We, civilians, lived in France during those years, controlled by the Germans who took away all our supplies to feed their troops, or sent them to Germany, while we hardly had anything left to keep warm or to eat.
Winters were the hardest time for us. They were particularly cold during the war years. We were freezing everywhere we went, at home, at school, in church. The only place where we could keep warm was the Métro. I still cringe when I think about those winters. There was hardly any power left: We did our homework by candlelight!
We used rationing books to purchase food: After a while, there was no meat, no butter, no eggs, no potatoes, no fruit or vegetables. We would eat rutabagas (turnips) – yuck! – but my parents did their best so my sister and I had enough to eat.
Then came air raids, when Allied airplanes fighting enemy troops flew over France on their way to Germany. I can still hear the sirens, in waves, resounding in the middle of the night. We did not know where the bombs would fall next. On our house? We were told to run for cover, usually in the basement, even in the dark. We were not afraid, and my sister and I used to giggle silently.
|Rue Championnet, Paris, 18th arrondissement|
|St-Lô, Battle of Normandy, 1944
“Capital of Ruins”
We wore special gas masks, meant to protect us from potential deadly gas like the ones used during WW1. We never actually used them, but we had to carry them with us everywhere, even as we dragged around our heavy school bags on the way to school. They were cumbersome and annoying.
|School children “practicing”|
Meanwhile, General de Gaulle was in London with our English friends and our great American friends, and they were planning le Débarquement (D-Day.)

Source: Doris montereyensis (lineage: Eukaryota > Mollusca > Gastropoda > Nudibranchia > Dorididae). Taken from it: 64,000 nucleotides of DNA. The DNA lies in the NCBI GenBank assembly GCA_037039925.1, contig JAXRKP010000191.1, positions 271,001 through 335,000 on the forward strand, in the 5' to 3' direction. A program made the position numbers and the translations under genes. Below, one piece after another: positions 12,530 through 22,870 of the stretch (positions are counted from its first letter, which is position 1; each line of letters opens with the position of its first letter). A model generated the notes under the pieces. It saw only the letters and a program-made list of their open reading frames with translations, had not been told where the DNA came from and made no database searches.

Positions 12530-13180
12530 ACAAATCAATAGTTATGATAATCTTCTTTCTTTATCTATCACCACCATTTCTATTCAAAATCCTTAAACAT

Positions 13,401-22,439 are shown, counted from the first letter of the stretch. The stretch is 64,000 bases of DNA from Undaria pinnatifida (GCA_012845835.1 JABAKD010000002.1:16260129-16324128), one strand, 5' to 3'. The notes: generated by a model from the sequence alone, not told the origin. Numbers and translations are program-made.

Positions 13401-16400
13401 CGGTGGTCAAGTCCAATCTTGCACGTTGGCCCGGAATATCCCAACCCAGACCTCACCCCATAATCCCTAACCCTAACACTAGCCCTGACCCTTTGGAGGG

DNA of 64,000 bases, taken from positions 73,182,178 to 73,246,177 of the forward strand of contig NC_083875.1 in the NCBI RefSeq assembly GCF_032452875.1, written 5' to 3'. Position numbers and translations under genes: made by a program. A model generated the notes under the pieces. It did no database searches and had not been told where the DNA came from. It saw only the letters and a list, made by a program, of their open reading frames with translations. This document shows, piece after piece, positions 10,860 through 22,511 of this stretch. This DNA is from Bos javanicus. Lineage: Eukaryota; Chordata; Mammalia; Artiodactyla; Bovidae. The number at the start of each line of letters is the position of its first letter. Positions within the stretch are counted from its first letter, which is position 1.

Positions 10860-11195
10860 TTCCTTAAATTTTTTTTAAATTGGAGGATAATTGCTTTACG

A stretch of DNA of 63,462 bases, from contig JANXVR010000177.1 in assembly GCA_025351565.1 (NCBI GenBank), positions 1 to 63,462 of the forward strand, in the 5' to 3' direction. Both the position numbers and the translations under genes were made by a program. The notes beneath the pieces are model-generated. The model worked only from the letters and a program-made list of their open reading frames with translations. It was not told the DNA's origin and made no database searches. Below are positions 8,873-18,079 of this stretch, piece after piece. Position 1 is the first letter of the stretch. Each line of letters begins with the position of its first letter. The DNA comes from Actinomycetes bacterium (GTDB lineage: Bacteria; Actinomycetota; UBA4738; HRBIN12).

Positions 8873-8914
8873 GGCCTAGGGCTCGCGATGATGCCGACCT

We all had high hopes that this would put an end to the German occupation.
|General de Gaulle, reviewing the Free French Forces,
Ah, unparalleled joy when on June 6, 1944, we heard that the Americans and Allied forces had landed in Normandy. You visited the region with your father and you understand what an incredible feat they accomplished that day. Thank you, thank you, thank you to all of them!
|(from the US Coast Guard collection in the US National Archives)|
|Liberation of Cherbourg, June 1944
Then, as you know, the war went on, with several highlights: the Russians’ victory, Hitler’s suicide, the fall of Berlin, and finally, Japan’s surrender after the terrible events in Hiroshima and Nagasaki.
The world had been torn to pieces. It had to be rebuilt.
The Armistice put an end to that abominable war. It was signed on May 8, 1945. My family and I got to watch the most incredible military parade of victorious troops on the Champs Elysées on July 14, 1945. I was 12 then, like you today.
|Liberation celebrations (Paris, summer 1945)|
|Paris, Ponts d’Iena, summer 1945
|Parisians celebrating on the Champs-Elysées,
July 14, 1945
Here you are, my little Alec, a few memories – still so vivid – of those sad times. I can’t wait to tell you more when you visit Paris this summer.
– Gros bisous,
D-Day, a tribute. Photos by Savoye Images
Do not use without permission.
|Remnants of the temporary floating harbor,
|Tall cliffs and a restless sea…|
|The “Pointe du Hoc:” It did not resist
the US 2nd Ranger Battalion’s two-day assault
|American Cemetery, Colleville-sur-Mer|
To my readers: Read more about D-Day here.
Excellent post by “Je parle Americain.”